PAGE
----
Examples of seeing episodic memory:
The boy mentioned above (I'll call him "Sam") was playing a game of catch with dad. As dad was playing he would occasionally throw the ball away and "Sam" would run and get the ball. After doing this a few times dad would switched locations on "Sam" so "Sam" had to find a new spot to stand in order to continue the game. The second time dad threw the ball away, "Sam" looked back to catch dad in the moment of moving. "Sam" was able to remember dad's action from before and adjust his actions in the future to catch dad in the action.

"James" gets up at 7:00 a.m. to catch the bus at 7:45. One day he goes out to get on the bus and the bus had shown up at 7:40. He had missed the bus. "James" realized that he needed to do something different in the future to ensure that he wouldn't miss the bus again. That night he set his alarm for 6:55 to make sure he had plenty of time to get ready. He took a memory from the past, figured out what he needed to do to fix it and applied it to his future! What an awesome discovery for "James"!

It's critical that we slow things down for those with autism and "spotlight" the moments that are important in the activity so they know what to remember. Simple things like "wow, we made a nice tower" can help to encode memories of doing something with another person and also increase their competence to want to build a tower again in the future. Helping them to solve a problem, or letting them help solve a problem for you can help them to encode memories of coming up with other solutions to challenge. The ideas can go on and on of what we can do to help encode these memories. The most important? Slow life down to speed up.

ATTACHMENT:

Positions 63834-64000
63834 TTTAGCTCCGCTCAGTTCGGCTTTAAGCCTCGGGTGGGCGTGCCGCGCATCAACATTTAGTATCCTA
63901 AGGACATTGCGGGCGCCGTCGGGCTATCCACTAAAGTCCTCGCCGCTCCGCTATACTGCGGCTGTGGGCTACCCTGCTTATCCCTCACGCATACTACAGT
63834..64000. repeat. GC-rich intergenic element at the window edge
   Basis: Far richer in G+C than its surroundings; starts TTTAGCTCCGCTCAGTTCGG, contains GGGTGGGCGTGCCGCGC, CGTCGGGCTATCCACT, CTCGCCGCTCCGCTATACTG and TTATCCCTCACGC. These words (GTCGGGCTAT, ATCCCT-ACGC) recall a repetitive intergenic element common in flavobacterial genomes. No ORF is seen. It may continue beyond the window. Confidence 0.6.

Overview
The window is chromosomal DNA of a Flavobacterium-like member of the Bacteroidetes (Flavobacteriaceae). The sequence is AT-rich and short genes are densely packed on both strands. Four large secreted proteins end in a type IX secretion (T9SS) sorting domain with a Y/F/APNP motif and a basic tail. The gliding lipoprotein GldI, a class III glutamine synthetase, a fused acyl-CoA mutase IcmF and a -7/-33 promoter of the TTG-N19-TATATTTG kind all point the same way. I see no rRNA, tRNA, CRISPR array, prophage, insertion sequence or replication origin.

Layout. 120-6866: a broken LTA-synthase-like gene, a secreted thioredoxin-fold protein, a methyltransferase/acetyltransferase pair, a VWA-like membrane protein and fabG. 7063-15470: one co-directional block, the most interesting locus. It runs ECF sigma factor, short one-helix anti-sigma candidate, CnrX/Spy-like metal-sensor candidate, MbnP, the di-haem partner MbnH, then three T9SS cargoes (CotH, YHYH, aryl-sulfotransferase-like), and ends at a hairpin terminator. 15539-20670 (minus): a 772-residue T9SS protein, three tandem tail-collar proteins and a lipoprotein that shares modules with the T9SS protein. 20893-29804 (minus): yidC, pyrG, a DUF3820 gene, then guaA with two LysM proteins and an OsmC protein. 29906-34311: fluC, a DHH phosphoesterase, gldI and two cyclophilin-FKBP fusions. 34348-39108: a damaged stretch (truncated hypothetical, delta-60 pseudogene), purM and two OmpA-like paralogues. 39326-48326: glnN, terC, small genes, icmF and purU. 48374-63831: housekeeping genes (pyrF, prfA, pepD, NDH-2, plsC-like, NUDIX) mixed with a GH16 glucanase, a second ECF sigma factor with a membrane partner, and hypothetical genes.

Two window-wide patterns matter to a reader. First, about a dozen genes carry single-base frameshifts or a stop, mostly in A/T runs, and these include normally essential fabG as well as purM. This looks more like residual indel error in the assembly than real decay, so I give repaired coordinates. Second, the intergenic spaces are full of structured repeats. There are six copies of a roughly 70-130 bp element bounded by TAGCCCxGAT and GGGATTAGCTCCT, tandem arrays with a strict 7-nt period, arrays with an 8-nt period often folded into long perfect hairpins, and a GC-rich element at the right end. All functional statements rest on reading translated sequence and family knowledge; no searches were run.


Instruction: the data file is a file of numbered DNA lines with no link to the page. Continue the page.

Next week - flexible thinking!
Until then,

Tuesday, February 6, 2007

Apples and Tuna Fish

I recently watched from afar as a group of people on a message board argued vehemently back and forth over the merits of various autism treatments, particularly ABA and RDI®. There were strong sentiments on both sides and the battle became quite heated at times. Statistics were thrown around as evidence that ABA methodologies (discrete trial, pivotal response training, verbal behavior, etc.) are “proven” treatments for autism. Those on the RDI® / other therapy side of things went for the quality of life argument and gave testimony to their experience of ABA treatments not working for them.

I always find it interesting, if not a bit absurd, to listen to these kinds of arguments because it’s the equivalent of comparing two totally different things. It’s not even comparing apples to oranges, it’s like comparing apples and tuna fish! To engage in a discussion of the merits of any treatment (for any disorder), we need to start by examining what is being treated. In order to determine whether or not a treatment is appropriate and may be successful, we need to know what it is we are treating and what we want the outcome to be. Here is an oversimplified example: If I get a cold I may want to take cold medicine to help me feel better. When I go to the pharmacy there are 50 different kinds of cold medicine on the shelf for me to choose from. In order to make a good choice I need to know what my symptoms are and what I want the desired outcome to be. If I have a stuffy nose and sinus pain I will probably choose a different medicine than if I have a runny nose and a bad cough. I wouldn’t take cough medicine and then wonder why it didn’t take care of my stuffy nose – that wouldn’t make sense!